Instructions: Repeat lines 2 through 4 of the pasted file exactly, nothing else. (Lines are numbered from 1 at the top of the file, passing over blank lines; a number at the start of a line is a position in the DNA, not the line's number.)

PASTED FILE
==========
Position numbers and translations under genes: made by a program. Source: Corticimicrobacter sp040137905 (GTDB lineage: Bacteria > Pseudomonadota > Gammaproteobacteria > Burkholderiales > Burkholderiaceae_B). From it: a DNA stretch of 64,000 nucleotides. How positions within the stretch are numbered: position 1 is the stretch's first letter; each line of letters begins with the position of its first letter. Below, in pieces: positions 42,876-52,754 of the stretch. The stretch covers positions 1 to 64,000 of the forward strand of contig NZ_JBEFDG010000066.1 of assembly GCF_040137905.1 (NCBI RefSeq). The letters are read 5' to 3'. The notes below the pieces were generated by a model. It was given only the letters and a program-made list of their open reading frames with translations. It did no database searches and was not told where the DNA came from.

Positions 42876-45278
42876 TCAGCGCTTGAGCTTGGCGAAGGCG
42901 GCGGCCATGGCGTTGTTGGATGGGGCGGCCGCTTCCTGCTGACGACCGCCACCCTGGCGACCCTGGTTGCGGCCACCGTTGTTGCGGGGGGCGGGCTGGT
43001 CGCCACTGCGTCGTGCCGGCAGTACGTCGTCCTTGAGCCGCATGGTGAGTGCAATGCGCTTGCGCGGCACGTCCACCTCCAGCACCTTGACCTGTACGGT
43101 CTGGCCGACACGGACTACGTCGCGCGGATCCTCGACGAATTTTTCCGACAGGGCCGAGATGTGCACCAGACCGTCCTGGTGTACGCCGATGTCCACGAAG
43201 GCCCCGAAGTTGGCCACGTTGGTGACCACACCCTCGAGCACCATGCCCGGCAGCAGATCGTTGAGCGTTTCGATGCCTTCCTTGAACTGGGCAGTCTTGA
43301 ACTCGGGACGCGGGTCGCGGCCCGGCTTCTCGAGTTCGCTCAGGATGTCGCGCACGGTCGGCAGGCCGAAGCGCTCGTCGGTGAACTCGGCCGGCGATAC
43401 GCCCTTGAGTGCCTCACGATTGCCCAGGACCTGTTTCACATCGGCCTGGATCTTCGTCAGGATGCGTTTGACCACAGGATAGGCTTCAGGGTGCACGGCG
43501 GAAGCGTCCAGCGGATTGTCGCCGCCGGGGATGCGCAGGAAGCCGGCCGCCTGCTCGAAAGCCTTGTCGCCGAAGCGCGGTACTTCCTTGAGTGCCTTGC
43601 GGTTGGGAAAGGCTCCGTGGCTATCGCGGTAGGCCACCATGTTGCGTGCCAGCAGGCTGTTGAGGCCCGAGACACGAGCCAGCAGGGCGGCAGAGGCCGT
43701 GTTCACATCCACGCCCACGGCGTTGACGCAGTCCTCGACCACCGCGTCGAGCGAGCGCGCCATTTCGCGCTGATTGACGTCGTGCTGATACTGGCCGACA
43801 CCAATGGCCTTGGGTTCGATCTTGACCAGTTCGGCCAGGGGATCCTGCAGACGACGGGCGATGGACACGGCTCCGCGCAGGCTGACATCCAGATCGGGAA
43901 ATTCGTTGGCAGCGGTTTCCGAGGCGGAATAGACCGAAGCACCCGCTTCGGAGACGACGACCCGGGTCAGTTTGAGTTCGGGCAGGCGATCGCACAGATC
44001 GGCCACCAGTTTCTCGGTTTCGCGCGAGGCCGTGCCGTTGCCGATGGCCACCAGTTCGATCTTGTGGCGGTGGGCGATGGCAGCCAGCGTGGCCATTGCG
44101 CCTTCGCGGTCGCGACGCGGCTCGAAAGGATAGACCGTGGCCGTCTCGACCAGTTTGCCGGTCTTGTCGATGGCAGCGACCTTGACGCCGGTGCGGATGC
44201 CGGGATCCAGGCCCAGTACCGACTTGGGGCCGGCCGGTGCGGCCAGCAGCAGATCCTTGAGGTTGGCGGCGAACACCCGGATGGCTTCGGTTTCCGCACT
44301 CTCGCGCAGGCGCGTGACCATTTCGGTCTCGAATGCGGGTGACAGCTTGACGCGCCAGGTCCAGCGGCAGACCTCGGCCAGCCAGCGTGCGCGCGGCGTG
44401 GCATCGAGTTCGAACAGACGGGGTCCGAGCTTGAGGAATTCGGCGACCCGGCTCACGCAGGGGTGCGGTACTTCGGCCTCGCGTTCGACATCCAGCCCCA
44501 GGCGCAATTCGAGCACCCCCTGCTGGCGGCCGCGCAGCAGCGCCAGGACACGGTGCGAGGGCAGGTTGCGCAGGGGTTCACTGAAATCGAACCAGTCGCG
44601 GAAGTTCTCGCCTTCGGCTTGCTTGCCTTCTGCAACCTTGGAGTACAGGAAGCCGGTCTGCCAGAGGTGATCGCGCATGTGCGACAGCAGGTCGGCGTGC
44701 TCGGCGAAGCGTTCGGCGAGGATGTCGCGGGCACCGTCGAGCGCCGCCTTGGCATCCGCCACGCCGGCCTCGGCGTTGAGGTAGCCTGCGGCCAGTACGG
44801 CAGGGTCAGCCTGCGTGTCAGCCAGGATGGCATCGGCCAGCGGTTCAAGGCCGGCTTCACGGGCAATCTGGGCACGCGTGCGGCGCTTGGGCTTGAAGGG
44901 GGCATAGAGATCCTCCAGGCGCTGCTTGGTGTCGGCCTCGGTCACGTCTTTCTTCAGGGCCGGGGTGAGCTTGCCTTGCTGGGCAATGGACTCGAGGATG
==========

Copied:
Positions 42876-45278
42876 TCAGCGCTTGAGCTTGGCGAAGGCG
42901 GCGGCCATGGCGTTGTTGGATGGGGCGGCCGCTTCCTGCTGACGACCGCCACCCTGGCGACCCTGGTTGCGGCCACCGTTGTTGCGGGGGGCGGGCTGGT